Warren Urges DOT to Use Full Authority to Scrutinize Potential JetBlue and Spirit Airlines Merger
“Airline industry competitiveness is in free fall, and consumers are feeling the consequences. Today, the four largest airlines—American, Southwest, Delta, and United—control 80% of the domestic market, more than at any point in the modern history of commercial aviation.”
“The proposed JetBlue-Spirit merger is just the latest threat to consumers in this long string of mergers.”
Washington, D.C.— United States Senator Elizabeth Warren (D-Mass.) sent a letter to Secretary of Transportation Pete Buttigieg, urging the Department of Transportation (DOT) to use its full statutory authority to address consolidation in the airline industry and expressing serious concerns about the proposed merger between JetBlue and Spirit Airlines. In the letter, Senator Warren points out that DOT has significant and historically underutilized authorities to protect competition in air travel and highlights how the JetBlue-Spirit deal is likely to reduce competition and harm the public interest.
“I write to ask the DOT to use its full statutory authority to address consolidation in the airline industry and to express my serious concerns about the proposed merger between JetBlue and Spirit Airlines announced in July. DOT has significant and historically underutilized authorities to protect competition in the domestic air travel market to ensure any route transfers are ‘consistent with the public interest,’ and I urge you to consider utilizing these authorities as you continue your commendable consumer-protection efforts,” wrote Senator Warren.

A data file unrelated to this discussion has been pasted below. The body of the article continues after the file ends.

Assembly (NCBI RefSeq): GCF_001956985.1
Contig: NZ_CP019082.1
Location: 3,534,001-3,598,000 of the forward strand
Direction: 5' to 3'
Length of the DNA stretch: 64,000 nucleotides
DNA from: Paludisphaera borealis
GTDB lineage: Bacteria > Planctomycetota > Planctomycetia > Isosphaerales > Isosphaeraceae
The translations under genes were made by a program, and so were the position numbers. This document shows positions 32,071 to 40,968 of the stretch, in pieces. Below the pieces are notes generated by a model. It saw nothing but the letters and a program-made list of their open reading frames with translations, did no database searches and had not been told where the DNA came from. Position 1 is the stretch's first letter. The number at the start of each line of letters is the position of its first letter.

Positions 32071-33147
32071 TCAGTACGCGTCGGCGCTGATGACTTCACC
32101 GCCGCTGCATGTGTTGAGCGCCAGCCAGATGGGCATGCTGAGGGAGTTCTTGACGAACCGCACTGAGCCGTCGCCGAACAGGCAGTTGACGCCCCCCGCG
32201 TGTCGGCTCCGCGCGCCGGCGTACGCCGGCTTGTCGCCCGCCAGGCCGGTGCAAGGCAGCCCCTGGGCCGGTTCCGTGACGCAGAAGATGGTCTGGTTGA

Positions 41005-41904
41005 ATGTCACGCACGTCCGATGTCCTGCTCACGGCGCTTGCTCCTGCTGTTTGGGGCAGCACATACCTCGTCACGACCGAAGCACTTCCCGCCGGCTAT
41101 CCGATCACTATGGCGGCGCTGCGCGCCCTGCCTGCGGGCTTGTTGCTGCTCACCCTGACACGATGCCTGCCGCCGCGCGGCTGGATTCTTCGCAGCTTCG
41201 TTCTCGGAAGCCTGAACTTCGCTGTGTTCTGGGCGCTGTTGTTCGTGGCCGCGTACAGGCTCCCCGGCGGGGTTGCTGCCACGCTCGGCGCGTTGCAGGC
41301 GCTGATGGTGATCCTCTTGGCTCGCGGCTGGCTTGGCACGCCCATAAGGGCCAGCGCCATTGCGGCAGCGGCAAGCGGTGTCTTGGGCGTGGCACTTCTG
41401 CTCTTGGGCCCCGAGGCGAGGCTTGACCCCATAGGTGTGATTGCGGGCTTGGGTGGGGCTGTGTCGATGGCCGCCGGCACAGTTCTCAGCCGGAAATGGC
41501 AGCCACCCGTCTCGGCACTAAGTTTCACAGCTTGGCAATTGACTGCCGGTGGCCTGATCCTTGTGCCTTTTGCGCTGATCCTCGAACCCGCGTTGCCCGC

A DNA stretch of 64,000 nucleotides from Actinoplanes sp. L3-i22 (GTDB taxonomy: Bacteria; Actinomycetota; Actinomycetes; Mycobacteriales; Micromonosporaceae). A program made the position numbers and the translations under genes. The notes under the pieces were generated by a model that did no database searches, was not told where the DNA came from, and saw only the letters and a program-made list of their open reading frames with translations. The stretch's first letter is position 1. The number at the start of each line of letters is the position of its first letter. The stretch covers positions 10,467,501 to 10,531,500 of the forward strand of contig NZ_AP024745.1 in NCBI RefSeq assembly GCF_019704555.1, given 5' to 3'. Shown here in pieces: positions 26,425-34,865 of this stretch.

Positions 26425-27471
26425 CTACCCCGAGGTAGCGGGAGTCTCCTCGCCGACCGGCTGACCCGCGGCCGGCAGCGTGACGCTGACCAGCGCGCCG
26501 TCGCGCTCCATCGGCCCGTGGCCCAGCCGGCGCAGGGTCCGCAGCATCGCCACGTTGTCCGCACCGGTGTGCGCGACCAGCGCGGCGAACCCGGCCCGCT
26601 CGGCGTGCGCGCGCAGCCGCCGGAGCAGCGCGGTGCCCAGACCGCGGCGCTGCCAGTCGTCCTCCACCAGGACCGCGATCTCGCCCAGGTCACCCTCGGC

Airline industry competitiveness is in free fall, and consumers are feeling the consequences. Today, the four largest airlines—American, Southwest, Delta, and United—control 80% of the domestic market, more than at any point in the modern history of commercial aviation. This dominance has been achieved through a series of airline mega-mergers that have reduced service quality and increased fares, and has contributed to the increase in delays, cancellations, and involuntary rebookings that airline passengers experience today. Consumer complaints to DOT have increased more than 300 percent from pre-pandemic levels, and air fares have outpaced inflation.
Title 49 explicitly grants DOT the authority to block any transfer of a route-operating certificate if such a transfer would not be “consistent with the public interest.” Moreover, in determining whether a transfer is consistent with the public interest, DOT is required to consider whether any transfer “prevent(s)...anticompetitive practices” and “avoid(s) unreasonable industry concentration, excessive market domination, monopoly powers, and other conditions that would tend to allow at least one air carrier or foreign air carrier unreasonably to increase prices, reduce services, or exclude competition in air transportation.” By interpreting its authority more narrowly than the statute supports, DOT has, in the past, significantly hindered its ability to promote open competition in the airline industry.
Moving forward, the Senator urges DOT to use its full statutory authority to (i) issue rules with bright-line standards for when transfers harm the public interest or airline competition and (ii) disapprove any transfers that harm the public interest or airline competition, effectively blocking anticompetitive airline mergers. These actions would allow DOT to ensure that M&A activity in the airline industry is not stifling competition.
In July 2022, Senator Warren and Senator Padilla sent a letter to DOT, urging DOT to fully utilize its statutory authority to protect consumers in the airline industry and hold airlines accountable for delayed and canceled flights. In March 2022, Senator Warren led her colleagues in a letter to Jonathan Kanter, Assistant Attorney General for the Antitrust Division in the U.S. Department of Justice (DOJ), and DOT, expressing concerns about Frontier Airlines’ proposed acquisition of Spirit Airlines. Senator Warren has been urging the Biden administration to closely scrutinize potential anti-competitive mergers in diverse industries. In the past year, Senator Warren has sent letters about the proposed mergers of Sanderson-Wayne, WarnerMedia-Discovery, and Amazon-MGM.
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